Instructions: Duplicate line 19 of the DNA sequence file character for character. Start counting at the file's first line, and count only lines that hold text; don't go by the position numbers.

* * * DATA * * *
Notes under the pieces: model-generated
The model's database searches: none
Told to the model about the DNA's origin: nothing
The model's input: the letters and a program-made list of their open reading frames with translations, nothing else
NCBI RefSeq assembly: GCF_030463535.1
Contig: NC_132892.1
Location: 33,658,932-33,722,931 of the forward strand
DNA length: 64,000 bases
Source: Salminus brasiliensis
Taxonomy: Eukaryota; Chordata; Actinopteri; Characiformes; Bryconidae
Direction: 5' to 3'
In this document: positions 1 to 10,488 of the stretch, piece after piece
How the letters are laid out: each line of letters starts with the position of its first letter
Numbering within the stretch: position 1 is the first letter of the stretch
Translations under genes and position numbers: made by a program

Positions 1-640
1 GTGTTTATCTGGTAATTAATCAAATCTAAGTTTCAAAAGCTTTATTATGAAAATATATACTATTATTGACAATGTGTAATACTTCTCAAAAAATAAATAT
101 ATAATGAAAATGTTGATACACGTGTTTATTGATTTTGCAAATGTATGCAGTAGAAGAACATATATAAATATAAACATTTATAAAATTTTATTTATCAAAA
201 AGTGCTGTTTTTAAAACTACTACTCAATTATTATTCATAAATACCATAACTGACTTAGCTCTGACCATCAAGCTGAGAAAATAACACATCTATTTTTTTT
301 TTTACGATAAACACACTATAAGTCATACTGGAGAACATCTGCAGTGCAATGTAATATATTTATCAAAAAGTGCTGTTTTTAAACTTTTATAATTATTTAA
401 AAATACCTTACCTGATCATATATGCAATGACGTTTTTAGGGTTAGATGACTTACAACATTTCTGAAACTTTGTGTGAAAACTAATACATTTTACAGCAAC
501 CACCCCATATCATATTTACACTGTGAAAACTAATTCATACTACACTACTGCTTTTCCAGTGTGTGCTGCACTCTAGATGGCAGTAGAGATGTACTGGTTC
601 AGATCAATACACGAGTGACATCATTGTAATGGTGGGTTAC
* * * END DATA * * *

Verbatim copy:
201 AGTGCTGTTTTTAAAACTACTACTCAATTATTATTCATAAATACCATAACTGACTTAGCTCTGACCATCAAGCTGAGAAAATAACACATCTATTTTTTTT